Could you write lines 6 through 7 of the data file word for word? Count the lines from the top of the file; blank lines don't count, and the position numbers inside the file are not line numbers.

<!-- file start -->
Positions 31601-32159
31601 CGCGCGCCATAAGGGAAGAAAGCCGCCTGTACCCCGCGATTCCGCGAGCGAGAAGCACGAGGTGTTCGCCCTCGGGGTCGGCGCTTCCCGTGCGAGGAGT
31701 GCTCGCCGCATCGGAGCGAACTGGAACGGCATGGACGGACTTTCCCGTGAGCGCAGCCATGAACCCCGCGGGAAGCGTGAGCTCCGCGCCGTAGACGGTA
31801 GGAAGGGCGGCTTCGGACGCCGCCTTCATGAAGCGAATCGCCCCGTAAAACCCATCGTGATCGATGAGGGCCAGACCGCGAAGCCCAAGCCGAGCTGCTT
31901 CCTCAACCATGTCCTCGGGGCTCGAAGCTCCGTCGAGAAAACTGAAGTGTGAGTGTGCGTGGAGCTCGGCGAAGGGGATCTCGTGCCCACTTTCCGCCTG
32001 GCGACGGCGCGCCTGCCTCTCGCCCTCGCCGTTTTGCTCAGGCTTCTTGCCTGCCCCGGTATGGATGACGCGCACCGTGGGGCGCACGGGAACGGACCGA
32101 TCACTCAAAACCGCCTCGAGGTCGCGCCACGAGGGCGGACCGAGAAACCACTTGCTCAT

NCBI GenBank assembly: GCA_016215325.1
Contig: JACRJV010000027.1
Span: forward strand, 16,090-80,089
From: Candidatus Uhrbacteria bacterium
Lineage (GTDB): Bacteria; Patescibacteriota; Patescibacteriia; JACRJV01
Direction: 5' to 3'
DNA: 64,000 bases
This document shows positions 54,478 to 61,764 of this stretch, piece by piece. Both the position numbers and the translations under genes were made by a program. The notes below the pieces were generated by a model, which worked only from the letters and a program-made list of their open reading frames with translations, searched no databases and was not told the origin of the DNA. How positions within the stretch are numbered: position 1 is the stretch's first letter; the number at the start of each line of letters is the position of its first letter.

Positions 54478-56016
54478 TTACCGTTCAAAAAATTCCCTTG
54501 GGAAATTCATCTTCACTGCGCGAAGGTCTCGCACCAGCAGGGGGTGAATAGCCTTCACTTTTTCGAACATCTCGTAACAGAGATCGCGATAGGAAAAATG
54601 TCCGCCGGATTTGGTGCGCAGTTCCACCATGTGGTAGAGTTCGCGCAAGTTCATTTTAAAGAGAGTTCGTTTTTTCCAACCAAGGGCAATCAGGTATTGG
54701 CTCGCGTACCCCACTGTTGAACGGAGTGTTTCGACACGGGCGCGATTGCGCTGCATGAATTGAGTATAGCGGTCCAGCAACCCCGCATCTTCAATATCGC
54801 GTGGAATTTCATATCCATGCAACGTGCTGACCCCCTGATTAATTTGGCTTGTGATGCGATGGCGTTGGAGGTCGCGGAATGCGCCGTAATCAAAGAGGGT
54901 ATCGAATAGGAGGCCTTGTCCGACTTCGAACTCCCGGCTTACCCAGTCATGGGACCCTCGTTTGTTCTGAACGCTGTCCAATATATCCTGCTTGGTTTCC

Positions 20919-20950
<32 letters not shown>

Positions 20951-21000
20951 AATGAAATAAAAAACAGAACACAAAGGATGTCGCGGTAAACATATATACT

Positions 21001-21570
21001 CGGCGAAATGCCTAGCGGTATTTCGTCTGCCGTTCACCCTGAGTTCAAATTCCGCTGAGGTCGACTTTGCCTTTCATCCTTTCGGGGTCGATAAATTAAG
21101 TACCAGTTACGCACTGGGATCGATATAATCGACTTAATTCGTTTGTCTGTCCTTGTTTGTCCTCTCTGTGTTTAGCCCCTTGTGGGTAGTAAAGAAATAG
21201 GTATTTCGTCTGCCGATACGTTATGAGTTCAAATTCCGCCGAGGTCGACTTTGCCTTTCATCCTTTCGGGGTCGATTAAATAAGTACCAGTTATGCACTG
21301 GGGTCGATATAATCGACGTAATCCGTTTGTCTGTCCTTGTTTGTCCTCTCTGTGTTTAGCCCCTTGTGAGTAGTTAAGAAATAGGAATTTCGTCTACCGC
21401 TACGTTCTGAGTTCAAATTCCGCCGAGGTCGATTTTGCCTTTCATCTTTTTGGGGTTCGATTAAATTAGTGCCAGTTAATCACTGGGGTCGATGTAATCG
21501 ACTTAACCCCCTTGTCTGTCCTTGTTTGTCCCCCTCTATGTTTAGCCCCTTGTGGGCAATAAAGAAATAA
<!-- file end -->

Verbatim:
32001 GCGACGGCGCGCCTGCCTCTCGCCCTCGCCGTTTTGCTCAGGCTTCTTGCCTGCCCCGGTATGGATGACGCGCACCGTGGGGCGCACGGGAACGGACCGA
32101 TCACTCAAAACCGCCTCGAGGTCGCGCCACGAGGGCGGACCGAGAAACCACTTGCTCAT